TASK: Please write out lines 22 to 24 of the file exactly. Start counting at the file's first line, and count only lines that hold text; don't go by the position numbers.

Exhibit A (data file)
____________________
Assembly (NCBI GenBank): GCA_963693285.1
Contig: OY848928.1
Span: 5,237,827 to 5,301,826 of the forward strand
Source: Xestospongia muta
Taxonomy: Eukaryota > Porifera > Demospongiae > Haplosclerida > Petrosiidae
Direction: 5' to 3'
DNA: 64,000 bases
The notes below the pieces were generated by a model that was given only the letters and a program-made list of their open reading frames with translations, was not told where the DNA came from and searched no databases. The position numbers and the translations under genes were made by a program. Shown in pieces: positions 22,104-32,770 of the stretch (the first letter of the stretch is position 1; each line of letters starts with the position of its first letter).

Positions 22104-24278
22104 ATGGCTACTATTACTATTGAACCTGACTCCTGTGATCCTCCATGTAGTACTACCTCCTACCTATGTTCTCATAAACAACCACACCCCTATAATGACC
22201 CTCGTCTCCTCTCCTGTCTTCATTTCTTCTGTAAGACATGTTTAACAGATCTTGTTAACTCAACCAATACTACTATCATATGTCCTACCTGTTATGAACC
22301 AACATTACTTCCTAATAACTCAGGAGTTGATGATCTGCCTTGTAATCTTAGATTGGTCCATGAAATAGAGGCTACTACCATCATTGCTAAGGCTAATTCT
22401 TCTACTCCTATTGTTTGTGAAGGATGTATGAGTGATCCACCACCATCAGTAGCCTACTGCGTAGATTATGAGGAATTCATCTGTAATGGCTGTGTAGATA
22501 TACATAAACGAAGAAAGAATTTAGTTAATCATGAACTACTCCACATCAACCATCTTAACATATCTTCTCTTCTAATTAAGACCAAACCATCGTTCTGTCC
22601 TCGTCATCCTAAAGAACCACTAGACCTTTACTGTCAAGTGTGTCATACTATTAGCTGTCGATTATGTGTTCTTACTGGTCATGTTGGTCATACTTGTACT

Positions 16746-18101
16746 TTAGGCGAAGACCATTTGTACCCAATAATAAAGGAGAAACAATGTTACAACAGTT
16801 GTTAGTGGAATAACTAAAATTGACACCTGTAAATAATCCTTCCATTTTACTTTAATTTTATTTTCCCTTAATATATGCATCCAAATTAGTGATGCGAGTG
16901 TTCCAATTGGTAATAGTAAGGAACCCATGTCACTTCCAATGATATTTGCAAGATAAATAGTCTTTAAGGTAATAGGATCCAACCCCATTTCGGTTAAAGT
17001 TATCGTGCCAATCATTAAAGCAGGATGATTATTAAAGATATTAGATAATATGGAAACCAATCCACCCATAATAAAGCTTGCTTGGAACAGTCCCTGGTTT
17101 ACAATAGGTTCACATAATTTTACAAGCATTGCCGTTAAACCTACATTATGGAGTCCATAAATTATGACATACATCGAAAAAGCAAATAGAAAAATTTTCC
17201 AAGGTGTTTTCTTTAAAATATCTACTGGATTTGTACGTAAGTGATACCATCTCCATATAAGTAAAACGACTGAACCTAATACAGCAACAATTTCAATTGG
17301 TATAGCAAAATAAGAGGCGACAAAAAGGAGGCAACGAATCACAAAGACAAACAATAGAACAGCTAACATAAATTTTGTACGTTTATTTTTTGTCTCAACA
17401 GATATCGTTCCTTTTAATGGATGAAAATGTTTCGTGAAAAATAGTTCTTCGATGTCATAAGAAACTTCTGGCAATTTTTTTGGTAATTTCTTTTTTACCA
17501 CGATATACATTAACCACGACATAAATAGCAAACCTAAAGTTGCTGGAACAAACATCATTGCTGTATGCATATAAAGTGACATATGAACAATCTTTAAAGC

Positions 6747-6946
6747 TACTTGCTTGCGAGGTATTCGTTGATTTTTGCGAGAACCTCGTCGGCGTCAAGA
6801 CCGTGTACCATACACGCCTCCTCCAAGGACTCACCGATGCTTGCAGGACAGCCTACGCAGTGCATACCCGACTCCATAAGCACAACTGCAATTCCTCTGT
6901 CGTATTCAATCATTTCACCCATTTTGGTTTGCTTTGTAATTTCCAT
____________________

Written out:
17201 AAGGTGTTTTCTTTAAAATATCTACTGGATTTGTACGTAAGTGATACCATCTCCATATAAGTAAAACGACTGAACCTAATACAGCAACAATTTCAATTGG
17301 TATAGCAAAATAAGAGGCGACAAAAAGGAGGCAACGAATCACAAAGACAAACAATAGAACAGCTAACATAAATTTTGTACGTTTATTTTTTGTCTCAACA
17401 GATATCGTTCCTTTTAATGGATGAAAATGTTTCGTGAAAAATAGTTCTTCGATGTCATAAGAAACTTCTGGCAATTTTTTTGGTAATTTCTTTTTTACCA